General orthopaedics

In the past years, the scientific community demonstrated a certain interest towards the biology and the possible healing of muscle and skeletal injuries with preservative and/or biological treatments. In these years, the role of the adipose autologous tissue is currently highly studied, from both a clinical [1] and a histological point of view to demonstrate it's possible regenerative characteristics [2].

In osteochondral lesions, bone marrow concentrate in the preclinical animal model seems also to give results [3].

Hip

Femoroacetabular impingement (FAI) is a well-known disease responsible for coxarthrosis and is the object of numerous studies that could increase its notoriety. Randelli [4] explained the role of the os acetabuli in association with the FAI.

When hip disease caused a serious articular deformity, prosthetic replacement is the only solution.

Although hip arthroplasty is a greatly successful procedure, we constantly work on improving the results. A lot of attention is being given to operative preparation in order to reduce costs on the blood management [5].

Also, the use of an anterior muscle-sparing approach has caused great attention dealing with it's different that seem to give excellent outcomes [6], as a result short stems have been more frequently used with the introduction of a short polished collarless tapered cemented stem.

Santori [7] reported a survival of 100% with revision of the stem for aseptic loosening as the endpoint.

However, short stems also have their failures causing a new spectrum of proximal femoral deficit different to the much better known from the standard classification systems.

Casella and Falez [8] for this reason have suggested a new system of classification of the proximal femur bone deficit to try to clarify and propose indications during  revision of short-stem failures.

The key point in total hip arthroplasty is to understand how to decrease the failures, increasing, therefore, the survival of the implant.

Support in this sense can be obtained from a DEXA scan that after 20 years of follow-up, was demonstrated to be a useful marker for hip implant longevity in the cementless stem [9].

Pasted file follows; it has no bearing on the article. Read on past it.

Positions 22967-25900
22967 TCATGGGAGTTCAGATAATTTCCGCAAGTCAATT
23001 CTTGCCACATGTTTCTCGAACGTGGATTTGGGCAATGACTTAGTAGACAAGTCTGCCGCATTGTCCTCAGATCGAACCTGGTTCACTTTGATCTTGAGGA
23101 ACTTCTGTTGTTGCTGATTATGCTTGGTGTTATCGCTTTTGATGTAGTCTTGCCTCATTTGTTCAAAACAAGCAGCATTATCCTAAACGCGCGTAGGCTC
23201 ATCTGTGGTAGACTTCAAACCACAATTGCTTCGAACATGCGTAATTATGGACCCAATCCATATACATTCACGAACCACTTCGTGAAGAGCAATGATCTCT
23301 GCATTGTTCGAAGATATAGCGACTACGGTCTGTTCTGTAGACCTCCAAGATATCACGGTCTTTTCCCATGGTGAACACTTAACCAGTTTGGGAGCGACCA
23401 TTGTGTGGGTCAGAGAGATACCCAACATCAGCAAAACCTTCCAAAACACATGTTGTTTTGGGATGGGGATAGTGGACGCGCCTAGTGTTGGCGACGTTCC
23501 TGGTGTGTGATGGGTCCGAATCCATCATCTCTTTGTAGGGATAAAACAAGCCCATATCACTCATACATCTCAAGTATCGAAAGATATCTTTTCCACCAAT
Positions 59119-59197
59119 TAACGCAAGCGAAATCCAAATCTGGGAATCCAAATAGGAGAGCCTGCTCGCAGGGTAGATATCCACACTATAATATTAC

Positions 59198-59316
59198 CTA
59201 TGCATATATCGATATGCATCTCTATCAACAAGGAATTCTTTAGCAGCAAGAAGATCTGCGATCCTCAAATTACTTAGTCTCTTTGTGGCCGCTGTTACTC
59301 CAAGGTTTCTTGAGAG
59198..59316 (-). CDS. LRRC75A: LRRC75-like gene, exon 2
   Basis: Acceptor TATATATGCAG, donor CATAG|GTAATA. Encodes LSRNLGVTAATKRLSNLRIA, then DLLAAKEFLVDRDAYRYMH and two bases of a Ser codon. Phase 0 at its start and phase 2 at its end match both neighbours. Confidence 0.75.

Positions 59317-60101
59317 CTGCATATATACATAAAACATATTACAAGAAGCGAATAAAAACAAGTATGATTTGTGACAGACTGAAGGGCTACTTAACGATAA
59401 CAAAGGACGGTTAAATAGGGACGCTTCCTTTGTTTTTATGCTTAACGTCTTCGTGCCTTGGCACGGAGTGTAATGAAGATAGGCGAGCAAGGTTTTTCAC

The situation becomes complicated in the presence of serious hip deformities such as the Crowe type IV of hip dysplasia where it is necessary to perform a shortening femoral osteotomy to obtain good long-term results [10].

Despite knowledge of tricks, failures still exist and there are many reports which consider their characteristics and the results of revision treatments.

Metallosis causes local adverse reactions including lesions of different clinical relevance from small asymptomatic soft tissue lesions to dramatic osteolysis, necrosis, effusion, and growing masses which can cause secondary pathological effects [11].

The failure of resurfacing hip arthroplasty with ASR implants has been analyzed with blood tests. Chrome and cobalt level determination with the MARS MRI hip study and the results of the inspections of 100 patients who had ALVAL lesions have been studied [12].

Also, periprosthetic hip infections are correlated with metal-on-metal (MoM) coupling, particularly in stemmed implants and with higher risks, probably due to metal debris consequent to taperosis. Despite the preliminary results, stemmed MoM THAs should be used with care and diabetic patients should be warned about increased septic risks [13].

In two-stage revisions, a cementless implant with an antibacterial hydrogel coating shows better control of infection than an implant without [14].

When the failure of hip arthroplasty causes big acetabular defects, custom-made components promise good solutions with low complication rate [15]. Also, 3D-printed custom-made prostheses represent a promising reconstructive technique, both in musculoskeletal oncology and in challenging revision [16].

Knee

In the last 15 years, 812,639 primary total knee arthroplasties (TKAs) were performed in Italy on patients over 40. The total number of surgeries increased by 262% with an average annual growth rate of 6.6%. Adopting the best fitting projection method, an increase of 45% in incidence rate is expected for 2050 [17].

For this reason, we need to constantly improve our knowledge and our surgical technique.

Correct positioning of components [18] and stable ligament balancing during ROM [19] represent the key of success in TKA.

Spine

Spinal diseases historically show great complexities and equally complex surgical solutions.

Mucopolysaccharidosis involve the skeletal system and particularly the spine, with developing kyphosis at the thoracolumbar junction that can cause neurological symptoms, and dens hypoplasia with associated atlantoaxial subluxation that can cause myelopathy. Surgical treatment is effective in severe evolving cases both at the cervical and at the thoraco-lumbar level; the main difficulties arose from the unavailability of dedicated instrumentation in very young patients, as even the smallest devices available are often too big [20].